by Kevin B. O’Reilly/amednews

Chicago – A severe earache awakened Ron Clearfield, MD, at 2 a.m. one night last spring. In search of a quick solution to the pain, the Bonita Springs, Fla., radiologist queried the Internet and found a service that offers a physician’s diagnosis after users type in their symptoms.

Dr. Clearfield gave up on the idea of online medical help only when he was asked to enter his credit card information and told he would be billed $39.95 for the service. It turned out that Dr. Clearfield, who later went to see a physician in person, had a blockage of the eustachian tube in his right ear. After his first dose of cortisone, the earache disappeared.

He could have been misdiagnosed with an infection, Dr. Clearfield told delegates gathered at the Council on Ethical and Judicial Affairs open forum at the AMA Annual Meeting. “The Internet doctor may well have prescribed me an antibiotic.”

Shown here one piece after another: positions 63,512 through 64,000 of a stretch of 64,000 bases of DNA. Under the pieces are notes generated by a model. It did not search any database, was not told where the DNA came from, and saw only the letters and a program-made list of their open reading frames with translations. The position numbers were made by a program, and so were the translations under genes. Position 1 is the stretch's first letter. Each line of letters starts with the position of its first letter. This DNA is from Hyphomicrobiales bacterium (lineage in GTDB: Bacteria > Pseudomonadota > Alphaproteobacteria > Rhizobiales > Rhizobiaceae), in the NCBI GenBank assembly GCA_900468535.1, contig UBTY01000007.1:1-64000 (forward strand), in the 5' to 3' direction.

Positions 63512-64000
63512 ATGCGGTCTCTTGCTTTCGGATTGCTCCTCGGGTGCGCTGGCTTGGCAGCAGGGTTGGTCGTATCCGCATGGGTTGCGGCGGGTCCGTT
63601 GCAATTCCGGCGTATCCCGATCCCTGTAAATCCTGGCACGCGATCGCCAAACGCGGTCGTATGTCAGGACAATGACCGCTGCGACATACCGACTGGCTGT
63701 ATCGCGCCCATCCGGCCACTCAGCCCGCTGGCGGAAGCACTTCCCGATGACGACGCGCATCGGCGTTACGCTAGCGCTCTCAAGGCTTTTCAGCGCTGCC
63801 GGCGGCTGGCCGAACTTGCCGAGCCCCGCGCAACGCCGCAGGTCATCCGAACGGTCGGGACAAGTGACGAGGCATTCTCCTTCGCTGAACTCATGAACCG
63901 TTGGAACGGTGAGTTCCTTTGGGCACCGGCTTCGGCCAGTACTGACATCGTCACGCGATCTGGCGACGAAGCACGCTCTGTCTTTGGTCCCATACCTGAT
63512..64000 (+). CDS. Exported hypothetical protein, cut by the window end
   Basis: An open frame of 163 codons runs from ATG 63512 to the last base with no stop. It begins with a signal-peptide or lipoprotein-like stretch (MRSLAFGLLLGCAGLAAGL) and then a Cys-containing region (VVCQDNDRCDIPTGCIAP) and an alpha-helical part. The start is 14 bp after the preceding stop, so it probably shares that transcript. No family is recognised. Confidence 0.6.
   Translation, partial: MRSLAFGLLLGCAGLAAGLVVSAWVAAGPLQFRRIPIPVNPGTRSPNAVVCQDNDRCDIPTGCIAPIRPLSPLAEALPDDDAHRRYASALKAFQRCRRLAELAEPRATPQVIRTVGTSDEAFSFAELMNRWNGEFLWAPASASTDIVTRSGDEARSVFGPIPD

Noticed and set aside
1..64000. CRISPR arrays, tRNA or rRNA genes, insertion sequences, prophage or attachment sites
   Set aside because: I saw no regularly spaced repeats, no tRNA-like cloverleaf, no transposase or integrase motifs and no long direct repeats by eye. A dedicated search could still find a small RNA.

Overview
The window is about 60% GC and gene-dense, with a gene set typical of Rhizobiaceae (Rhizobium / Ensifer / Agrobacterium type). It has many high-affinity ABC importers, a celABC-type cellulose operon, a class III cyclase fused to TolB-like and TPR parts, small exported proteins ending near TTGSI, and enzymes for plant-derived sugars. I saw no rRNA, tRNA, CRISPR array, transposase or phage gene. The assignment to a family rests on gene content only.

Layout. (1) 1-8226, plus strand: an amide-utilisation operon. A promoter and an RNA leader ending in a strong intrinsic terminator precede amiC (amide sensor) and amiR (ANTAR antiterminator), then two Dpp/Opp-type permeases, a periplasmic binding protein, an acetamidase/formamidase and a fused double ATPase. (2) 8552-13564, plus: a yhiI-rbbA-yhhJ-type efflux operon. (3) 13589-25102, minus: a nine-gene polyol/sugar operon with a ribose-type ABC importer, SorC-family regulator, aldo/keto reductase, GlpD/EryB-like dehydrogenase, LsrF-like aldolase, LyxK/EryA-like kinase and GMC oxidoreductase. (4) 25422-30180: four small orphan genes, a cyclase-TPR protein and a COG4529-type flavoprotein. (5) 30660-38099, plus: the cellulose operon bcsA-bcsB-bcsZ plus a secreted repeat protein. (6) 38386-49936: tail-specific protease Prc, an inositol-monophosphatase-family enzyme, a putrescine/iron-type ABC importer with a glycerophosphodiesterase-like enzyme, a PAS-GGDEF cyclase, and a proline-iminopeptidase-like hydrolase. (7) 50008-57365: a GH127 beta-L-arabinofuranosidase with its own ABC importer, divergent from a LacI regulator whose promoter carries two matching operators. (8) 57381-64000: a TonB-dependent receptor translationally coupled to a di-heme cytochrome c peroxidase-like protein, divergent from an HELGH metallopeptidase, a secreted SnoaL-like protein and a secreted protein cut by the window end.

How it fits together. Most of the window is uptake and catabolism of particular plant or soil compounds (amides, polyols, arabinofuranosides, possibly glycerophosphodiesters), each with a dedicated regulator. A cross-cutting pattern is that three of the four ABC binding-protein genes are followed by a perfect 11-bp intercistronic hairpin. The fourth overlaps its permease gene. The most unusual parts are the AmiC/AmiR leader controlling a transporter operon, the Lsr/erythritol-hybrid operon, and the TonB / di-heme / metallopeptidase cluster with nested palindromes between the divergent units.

The lack of an in-person exam is not the only ethical concern posed by the remote practice of medicine sometimes known as telehealth, said Dr. Clearfield, a member of CEJA.

Patients are eager to use technology, says Monique Spillman, MD. [Photo by Peter Barreras / AP Images for American Medical News]

“Patients may overuse or abuse the system by scouting for physicians who will more readily issue prescriptions, especially for controlled substances,” he said. “There is a potential conflict between the ethical and legal practice of medicine on the Internet. Although doctors may be legally permitted to engage in online consultation, it doesn’t mean that they ethically should do so.”

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